The Washington Post is liberal. When the Post runs an article as devastating as this one, you know the problem facing the President is overwhelming.
“They were running the biggest start-up in the world, and they didn’t have anyone who had run a start-up, or even run a business,” said David Cutler, a Harvard professor and health adviser to Obama’s 2008 campaign, who was not the individual who provided the memo to The Washington Post but confirmed he was the author. “It’s very hard to think of a situation where the people best at getting legislation passed are best at implementing it. They are a different set of skills.”
The White House’s leadership of the immense project — building new health insurance marketplaces for an estimated 24 million Americans without coverage — is one of several key reasons that the president’s signature domestic policy achievement has become a self-inflicted injury for the administration.
From the moment the law was passed, he kept telling his staff that the website had to work. They did not get the message.
White House officials say they were focused on whether there would be enough insurance plans for sale in the new marketplaces and on whether enough people would enroll. They say they didn’t have a clue how troubled the Web site’s operation was.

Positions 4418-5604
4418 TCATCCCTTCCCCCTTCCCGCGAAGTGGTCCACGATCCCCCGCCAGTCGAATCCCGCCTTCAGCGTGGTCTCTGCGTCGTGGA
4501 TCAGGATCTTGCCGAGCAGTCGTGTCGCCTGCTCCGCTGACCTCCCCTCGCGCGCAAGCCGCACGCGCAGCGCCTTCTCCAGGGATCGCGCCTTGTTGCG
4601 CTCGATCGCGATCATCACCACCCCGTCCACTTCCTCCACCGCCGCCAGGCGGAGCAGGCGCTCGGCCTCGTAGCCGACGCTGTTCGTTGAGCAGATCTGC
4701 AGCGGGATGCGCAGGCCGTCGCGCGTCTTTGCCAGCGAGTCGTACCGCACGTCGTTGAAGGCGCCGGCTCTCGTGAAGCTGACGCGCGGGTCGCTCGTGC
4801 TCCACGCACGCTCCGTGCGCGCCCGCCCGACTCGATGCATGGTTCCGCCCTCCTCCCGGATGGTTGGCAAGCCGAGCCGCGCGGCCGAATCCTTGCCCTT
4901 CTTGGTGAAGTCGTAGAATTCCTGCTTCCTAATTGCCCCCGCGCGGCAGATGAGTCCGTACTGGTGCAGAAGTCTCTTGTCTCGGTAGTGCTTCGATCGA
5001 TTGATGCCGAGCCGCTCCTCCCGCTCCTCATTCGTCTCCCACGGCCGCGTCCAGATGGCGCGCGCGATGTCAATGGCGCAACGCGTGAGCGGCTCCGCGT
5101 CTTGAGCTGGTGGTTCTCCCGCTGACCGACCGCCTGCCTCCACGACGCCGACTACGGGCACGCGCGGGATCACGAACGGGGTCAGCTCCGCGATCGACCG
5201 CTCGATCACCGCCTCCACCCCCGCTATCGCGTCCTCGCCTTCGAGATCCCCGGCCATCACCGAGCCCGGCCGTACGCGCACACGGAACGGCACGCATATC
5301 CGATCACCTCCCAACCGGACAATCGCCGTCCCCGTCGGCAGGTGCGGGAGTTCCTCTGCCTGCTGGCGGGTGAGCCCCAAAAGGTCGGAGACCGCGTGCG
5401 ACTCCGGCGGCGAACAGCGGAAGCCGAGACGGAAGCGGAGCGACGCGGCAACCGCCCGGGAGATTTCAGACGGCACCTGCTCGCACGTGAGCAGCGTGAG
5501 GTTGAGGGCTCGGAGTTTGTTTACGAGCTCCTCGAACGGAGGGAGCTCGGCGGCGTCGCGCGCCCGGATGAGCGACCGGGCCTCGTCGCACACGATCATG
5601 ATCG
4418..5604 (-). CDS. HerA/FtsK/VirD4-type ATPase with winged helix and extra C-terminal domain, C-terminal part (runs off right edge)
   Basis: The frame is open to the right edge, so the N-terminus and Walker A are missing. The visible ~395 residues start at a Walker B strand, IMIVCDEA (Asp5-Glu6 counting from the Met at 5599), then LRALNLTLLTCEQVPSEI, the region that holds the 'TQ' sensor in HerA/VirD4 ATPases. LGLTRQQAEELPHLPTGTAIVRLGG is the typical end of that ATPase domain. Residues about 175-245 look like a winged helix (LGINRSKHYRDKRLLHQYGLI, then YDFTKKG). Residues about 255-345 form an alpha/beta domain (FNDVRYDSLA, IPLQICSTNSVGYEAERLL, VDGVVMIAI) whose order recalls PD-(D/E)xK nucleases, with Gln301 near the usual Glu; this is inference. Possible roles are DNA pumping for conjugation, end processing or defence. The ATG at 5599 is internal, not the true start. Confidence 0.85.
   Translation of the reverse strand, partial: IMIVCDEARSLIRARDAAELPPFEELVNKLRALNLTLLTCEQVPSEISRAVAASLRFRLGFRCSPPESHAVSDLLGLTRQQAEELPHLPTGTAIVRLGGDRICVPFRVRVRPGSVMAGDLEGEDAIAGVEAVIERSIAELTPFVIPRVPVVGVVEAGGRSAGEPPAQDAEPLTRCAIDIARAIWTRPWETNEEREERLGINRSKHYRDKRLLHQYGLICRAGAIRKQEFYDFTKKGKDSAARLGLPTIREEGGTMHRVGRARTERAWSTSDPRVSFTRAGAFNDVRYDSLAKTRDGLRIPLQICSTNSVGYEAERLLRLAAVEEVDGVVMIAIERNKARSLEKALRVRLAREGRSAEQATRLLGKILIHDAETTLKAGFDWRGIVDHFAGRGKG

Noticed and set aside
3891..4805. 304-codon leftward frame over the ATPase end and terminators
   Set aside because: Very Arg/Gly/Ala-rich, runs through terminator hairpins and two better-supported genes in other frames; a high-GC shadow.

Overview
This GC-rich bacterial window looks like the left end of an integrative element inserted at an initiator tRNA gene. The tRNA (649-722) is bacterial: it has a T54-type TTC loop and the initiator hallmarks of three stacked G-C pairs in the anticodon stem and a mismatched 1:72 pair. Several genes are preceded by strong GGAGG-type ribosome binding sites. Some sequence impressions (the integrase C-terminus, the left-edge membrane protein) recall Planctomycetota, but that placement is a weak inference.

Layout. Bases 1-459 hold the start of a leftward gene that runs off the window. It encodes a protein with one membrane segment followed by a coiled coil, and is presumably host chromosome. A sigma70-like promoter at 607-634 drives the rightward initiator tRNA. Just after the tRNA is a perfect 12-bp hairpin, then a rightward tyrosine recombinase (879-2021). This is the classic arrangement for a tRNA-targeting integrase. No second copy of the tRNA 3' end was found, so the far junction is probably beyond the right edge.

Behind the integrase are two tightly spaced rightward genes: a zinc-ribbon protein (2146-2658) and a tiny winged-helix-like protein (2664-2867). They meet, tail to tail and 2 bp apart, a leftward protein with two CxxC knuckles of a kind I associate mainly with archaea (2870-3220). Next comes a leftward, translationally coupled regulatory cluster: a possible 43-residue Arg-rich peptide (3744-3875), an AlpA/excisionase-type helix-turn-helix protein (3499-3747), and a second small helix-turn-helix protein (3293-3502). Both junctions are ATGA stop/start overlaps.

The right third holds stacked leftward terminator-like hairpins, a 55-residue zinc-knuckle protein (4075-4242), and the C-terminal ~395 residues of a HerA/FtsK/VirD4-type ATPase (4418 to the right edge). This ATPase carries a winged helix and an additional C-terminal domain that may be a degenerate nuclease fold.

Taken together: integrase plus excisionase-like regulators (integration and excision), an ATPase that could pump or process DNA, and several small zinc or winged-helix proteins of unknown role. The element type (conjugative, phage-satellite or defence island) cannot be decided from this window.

Only during the weekend after HealthCare.gov’s Oct. 1 opening did the president’s aides begin to grasp the gravity of the problems, the White House official said. Obama soon began getting nightly updates on the performance of the Web site, which has still been unavailable to Americans for hours at a stretch over the past week.
The extent to which it does not work has yet to be seen. It doesn’t work. By the end of the month, everyone will know. It won’t work in time for millions of Americans to avoid the tax penalties next year.
The President’s A-Team has until December 1 to get it fixed. If he comes before the voters in December to promise success by New Year’s Day, he will look silly.
When it does not work reliably on New Year’s Day, what then?
To get some sense of just how big a digital hole the President is in, click the link.